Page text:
Seeing Light via the Moon's Retroreflector with the Naked Eye

On an utterly fascinating episode of Mythbusters, Adam and Jamie visited an observatory wherein a scientist pointed a laser at a Retroreflector on the Moon. Using sophisticated equipment, the scientist detected a signal coming back from the Moon, proving that, yes indeedy, somebody had been there and left the reflector there.

The laser pulse that the scientist sent to the Moon was some ungodly number (I think Jamie said it was in the quadrillions) of photons; they got about 3 photons back.

My question: how much light would they have had to send up there for Adam & Jamie to see the reflection? Would it even have been possible given current technology (and perhaps energy resources)?

Also, had someone been standing on the Moon when Adam & Jamie’s scientist friend sent up the laser pulse, would they have been able to see it (assuming they were in the right place)?

Well, theoretically, the photoreceptors in the retina respond to single photons, so there’s a chance that at the level used by the Mythbusters, a single molecule of pigment might catch one of the reflected photons and trigger a neurochemical signal to the optical nerve; however, there are neurological filters active that’d weed out such a signal, otherwise, our vision would be overcome by noise in low light conditions. So you’d need a number of signals in a certain time period to actually get a conscious reaction from it; how many, however, I couldn’t tell you. It’d be a few times the intensity the Mythbusters used, probably within one or two orders of magnitude; however, to actually notice this signal, you’d have to find a way to block out every other conceivable light source, which you probably won’t be able to do; by how much you would have to increase the intensity to get an actually visible signal back, I couldn’t tell you.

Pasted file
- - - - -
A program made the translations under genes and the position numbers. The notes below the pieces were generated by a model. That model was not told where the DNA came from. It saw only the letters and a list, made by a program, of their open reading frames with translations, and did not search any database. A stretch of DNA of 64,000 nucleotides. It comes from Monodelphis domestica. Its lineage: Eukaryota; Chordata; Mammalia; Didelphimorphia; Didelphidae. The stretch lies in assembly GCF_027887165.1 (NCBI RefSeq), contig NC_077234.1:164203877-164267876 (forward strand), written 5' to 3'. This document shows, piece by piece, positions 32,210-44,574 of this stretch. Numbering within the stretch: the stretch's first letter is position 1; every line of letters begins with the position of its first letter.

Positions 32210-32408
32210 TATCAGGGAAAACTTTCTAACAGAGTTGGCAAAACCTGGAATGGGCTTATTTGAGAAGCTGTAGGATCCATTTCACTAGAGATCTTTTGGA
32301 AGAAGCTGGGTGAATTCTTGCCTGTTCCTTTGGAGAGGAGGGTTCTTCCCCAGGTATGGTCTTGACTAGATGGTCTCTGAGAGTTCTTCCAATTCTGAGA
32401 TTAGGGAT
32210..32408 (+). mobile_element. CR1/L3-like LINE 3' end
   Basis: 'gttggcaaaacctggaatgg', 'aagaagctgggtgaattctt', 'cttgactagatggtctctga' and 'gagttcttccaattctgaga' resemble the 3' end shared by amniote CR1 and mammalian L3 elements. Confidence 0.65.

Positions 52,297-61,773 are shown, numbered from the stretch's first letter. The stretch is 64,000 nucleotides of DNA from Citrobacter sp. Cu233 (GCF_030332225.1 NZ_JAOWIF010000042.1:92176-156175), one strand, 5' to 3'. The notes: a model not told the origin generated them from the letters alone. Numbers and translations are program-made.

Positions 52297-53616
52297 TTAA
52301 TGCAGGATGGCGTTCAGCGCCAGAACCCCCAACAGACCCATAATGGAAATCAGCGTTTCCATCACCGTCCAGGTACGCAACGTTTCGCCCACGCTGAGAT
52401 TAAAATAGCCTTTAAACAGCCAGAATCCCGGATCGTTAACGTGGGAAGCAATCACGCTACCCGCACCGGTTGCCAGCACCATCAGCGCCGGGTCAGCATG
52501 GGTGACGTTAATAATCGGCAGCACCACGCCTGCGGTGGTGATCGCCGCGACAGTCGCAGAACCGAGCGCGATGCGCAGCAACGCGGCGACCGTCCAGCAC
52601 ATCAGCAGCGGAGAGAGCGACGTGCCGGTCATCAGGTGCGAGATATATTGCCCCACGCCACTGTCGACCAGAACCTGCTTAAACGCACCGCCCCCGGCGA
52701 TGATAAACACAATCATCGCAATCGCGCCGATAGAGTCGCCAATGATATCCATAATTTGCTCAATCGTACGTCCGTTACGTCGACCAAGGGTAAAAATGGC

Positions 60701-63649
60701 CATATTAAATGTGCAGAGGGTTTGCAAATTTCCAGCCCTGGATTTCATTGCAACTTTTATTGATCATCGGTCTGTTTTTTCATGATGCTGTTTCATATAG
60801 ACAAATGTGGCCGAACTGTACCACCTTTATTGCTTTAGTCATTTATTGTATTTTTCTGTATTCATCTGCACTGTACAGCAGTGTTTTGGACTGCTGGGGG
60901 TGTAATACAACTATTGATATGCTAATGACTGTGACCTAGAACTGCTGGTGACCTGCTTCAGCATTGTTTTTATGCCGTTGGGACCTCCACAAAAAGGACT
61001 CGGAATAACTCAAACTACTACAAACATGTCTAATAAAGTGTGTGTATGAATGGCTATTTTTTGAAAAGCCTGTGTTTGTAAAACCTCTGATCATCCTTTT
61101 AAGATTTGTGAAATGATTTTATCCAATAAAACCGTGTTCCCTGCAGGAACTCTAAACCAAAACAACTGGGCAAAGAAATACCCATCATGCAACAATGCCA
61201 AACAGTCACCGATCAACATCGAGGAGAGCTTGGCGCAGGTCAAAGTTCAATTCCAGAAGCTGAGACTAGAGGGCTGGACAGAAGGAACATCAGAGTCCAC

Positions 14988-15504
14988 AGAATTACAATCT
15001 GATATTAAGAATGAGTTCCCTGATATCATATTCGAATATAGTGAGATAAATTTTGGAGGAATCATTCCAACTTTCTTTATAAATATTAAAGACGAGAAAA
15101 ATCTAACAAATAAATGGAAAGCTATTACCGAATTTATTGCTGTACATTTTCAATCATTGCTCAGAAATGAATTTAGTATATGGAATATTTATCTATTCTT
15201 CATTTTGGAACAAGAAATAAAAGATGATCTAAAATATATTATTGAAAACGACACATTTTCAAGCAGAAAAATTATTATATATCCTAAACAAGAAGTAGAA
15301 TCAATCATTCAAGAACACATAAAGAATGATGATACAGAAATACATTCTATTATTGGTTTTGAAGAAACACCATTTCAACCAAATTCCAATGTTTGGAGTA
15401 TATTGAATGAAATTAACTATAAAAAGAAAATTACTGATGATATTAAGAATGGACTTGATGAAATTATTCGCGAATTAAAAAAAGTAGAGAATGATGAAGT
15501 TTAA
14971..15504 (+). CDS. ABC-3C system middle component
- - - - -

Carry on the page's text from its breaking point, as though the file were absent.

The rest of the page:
Problems you run into. First you’re going to need to make the return signal brighter than the moon itself. Otherwise the light will be obscured by the moon’s light.

Second is that the signal spreads out over distance. Even lasers aren’t perfectly columnated and spread. That’s why so very little amount of the original signal is returned. So you send a pulse 2 mm wide and it reaches the moon smeared across 5 square miles (my random guess*), then the reflected light from the retroreflector has an area of, say, 10 sq feet, which then is smeared across 3 counties when it reaches the ground. So I don’t think you would see a point source on the Moon, just an extra brightness, maybe with a green tinge (since they used a green laser).

*Maybe someone will come post with actual numbers.